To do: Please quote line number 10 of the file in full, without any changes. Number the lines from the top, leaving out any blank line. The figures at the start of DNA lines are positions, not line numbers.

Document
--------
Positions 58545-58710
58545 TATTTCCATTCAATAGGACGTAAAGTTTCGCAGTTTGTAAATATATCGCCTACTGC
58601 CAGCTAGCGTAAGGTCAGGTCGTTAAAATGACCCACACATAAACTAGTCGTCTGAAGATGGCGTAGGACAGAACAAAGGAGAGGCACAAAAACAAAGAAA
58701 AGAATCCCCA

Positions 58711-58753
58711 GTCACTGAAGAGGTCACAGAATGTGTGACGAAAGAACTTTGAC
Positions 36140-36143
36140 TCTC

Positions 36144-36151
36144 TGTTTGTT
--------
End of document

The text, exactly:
36144 TGTTTGTT